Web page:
October 2, 2001

10/2/01 Dryden, TX

74.7 / 8769 miles

For the last few days, I thought I was just being lazy, getting up so late. But now I realize that the days are getting a lot shorter. I have over 50-miles to go today before I even come across any town, so I better stock up.

Bought snacks for lunch plus two bottles of Coke. Add that to the five liters of water I'm carrying and I should be OK hydration-wise. But before I left town, I had to stop at "Shirley's Burnt Biscuit Bakery." It was a very small shop but Shirley Rooney herself was hard at work in the kitchen out back. Now, I kind of consider myself a donut connoisseur-of-sorts, and I have to tell you, these were the best glazed donuts I've had in a long while. Looks like Lamar's Donuts [www.lamars.com] in Kansas City has some competition.


Today's ride was through the cowboy-Texas of my imagination. Here were the buttes, mesas, canyons and gullies of every western seen on TV. A few trucks passed me by, but most of the day my constant companions were vultures. Hundreds of them! One of their shadows seemed to cross over me very thirty minutes. I think I disturbed them a lot as the roadside was littered with dead deer, fowl and even a wild pig.

With the light headwind, I still made good time as I lost a least another thousand feet in elevation. I'm into a rhythm, stopping every ten miles to walk around a bit, drink a sip or two of Coke, then back on the bike. Felt pretty good as I rode into Sanderson.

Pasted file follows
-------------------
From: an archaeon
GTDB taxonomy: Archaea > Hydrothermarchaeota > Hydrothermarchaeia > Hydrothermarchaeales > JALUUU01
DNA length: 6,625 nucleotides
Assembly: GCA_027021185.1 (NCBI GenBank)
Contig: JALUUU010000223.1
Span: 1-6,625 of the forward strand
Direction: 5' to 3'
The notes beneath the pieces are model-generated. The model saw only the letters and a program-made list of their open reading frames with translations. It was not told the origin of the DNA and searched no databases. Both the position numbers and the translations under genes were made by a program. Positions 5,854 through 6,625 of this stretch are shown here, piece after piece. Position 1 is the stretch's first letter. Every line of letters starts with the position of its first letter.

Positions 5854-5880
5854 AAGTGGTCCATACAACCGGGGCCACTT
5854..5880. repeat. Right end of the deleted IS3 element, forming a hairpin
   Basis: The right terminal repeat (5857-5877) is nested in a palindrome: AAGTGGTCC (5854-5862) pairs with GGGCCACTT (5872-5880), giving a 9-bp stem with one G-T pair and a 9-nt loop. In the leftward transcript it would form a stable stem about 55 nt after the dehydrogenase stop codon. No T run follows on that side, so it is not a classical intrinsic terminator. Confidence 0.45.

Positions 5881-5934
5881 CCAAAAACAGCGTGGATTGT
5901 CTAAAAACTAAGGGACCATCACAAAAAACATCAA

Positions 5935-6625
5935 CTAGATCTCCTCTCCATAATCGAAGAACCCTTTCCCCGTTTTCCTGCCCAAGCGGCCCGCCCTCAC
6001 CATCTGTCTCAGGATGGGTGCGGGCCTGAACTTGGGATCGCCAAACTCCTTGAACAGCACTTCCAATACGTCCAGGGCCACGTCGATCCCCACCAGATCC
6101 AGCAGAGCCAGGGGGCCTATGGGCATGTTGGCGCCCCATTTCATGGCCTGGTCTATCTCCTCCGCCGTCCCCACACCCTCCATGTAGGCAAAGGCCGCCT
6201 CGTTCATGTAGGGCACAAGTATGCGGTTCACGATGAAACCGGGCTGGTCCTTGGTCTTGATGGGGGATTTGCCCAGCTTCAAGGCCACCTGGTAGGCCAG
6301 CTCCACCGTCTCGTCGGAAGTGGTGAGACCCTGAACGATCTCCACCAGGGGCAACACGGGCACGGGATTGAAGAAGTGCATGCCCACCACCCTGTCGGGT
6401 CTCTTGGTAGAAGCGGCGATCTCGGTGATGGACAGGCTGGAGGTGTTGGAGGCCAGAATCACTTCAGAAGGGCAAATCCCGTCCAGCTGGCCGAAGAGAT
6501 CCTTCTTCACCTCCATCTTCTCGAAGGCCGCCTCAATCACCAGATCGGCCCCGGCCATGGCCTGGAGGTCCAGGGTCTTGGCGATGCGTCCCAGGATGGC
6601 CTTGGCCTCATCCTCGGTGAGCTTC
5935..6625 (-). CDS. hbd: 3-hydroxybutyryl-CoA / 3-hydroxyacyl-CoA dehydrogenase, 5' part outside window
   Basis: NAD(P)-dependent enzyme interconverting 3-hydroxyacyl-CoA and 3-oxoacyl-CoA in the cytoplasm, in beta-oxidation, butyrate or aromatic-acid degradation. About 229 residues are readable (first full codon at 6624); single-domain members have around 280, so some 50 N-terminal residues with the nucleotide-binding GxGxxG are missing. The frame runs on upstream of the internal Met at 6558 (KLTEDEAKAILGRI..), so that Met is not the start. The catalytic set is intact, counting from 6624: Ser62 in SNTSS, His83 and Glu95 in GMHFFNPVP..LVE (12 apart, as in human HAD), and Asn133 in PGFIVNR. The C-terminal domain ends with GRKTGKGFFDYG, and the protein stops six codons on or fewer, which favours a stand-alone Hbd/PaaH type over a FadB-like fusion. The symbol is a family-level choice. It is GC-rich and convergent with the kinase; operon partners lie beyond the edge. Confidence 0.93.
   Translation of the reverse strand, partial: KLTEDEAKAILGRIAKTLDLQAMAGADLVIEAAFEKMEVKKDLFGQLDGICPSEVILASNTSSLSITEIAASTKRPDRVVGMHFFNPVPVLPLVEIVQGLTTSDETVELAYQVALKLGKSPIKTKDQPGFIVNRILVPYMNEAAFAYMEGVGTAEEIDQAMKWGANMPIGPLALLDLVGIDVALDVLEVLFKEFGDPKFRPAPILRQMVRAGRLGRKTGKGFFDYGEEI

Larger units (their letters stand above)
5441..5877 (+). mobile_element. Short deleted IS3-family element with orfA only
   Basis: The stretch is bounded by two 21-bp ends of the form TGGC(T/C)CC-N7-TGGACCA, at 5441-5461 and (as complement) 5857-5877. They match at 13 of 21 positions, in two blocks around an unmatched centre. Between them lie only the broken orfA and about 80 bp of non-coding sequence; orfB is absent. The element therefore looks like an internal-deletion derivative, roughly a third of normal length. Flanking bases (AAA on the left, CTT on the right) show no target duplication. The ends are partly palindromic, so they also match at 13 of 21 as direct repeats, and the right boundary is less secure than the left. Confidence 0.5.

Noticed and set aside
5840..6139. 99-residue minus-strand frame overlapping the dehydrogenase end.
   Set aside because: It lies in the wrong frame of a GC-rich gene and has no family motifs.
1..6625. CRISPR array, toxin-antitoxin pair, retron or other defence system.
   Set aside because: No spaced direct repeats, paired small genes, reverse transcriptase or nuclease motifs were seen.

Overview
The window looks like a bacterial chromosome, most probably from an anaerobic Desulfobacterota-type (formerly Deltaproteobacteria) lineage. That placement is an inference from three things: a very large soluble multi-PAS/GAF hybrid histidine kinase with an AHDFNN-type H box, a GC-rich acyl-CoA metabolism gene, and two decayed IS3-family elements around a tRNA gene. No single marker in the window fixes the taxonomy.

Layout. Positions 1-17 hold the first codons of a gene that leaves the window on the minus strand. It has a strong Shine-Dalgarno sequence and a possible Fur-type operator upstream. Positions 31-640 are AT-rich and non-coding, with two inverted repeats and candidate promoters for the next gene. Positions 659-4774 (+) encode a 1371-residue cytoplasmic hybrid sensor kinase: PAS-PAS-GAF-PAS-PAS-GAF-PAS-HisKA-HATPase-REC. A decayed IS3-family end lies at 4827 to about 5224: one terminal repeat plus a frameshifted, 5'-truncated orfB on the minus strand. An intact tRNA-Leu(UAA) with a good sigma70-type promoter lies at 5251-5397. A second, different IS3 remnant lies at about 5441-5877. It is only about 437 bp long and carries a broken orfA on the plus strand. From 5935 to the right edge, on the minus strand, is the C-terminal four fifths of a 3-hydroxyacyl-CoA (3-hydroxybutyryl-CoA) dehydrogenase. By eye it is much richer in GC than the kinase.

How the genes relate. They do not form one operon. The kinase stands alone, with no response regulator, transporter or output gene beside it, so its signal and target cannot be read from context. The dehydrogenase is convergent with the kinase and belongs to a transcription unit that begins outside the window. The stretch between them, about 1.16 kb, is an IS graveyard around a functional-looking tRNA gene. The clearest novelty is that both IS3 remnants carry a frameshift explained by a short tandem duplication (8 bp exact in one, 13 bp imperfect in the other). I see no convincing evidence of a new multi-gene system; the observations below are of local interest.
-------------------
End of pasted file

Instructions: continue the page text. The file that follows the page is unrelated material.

Sometimes people say the strangest things. I figure the temperature is in the mid-80's but the high school girl behind the gas station counter asked if it was too cold to bike. "Too cold?" I said. "It's perfect!" Got a sandwich and headed back out.

The town is situated where a lot of canyons draw together, which just seemed to intensify the wind. I think I need to call this trip "Headwinds Across America Tour." But with the end coming closer, I'm actually enjoying the challenge of battling with The Winds.

A few miles out of town, the scenery took another change. Gone were the mountains, replaced by mile-after-mile of barren range-land. No trees, a few stunted bushes and cactus, but not much grass either. I just couldn't imagine what it was like to cross this on horseback or even a horse-and-buggy.

My stopover for the night is hopefully Dryden, TX. I was more afraid everything would be closed and water unavailable for the next forty miles tomorrow. The map said camping was behind the Dryden General Store but it was boarded up, long gone by the looks of it. The only other business in town was across the street.

Paul had bought the Dryden Mechantile about 14-years ago to keep himself busy after he retired. "I could still do a bit of cowboying but this place does OK." he said from his corner chair. "Mostly nickel and dime." While we sat in the cool air out of the wind, a few kids got off the school bus for a quick snack and a drink. Another family popped in to use the restrooms and asked about my bike trip.

Camped out back behind the store

When I mentioned TWU, Leilani Mojarro's eyes lit up. "My grandmother, Lillie Abbey (b 1890), ran a girls dormitory there back in the 30's." she said. The state had wanted to take her ten kids away from her because she was a single parent. But she refused and started a girls boarding house for the university students in Denton, TX. Leilani's husband was the first person to ask me "What's it like out there on the road?" It would have been nice to talk more with them, but they were headed to Belen, NM, for a funeral. They said they might see me again on their return trip back home.

Paul decided to close up early and head back home in Sanderson. "We practice roping calves a few nights a week," he said with excitement. I wonder what his wife thinks of all that at his age.

So, I'm camped out back behind the store. The water faucets work and Paul left the outhouse unlocked. Thanks Paul! It's so windy, I might have a little trouble cooking tonight. I can't believe I'm only two weeks away from Denton. Yippie!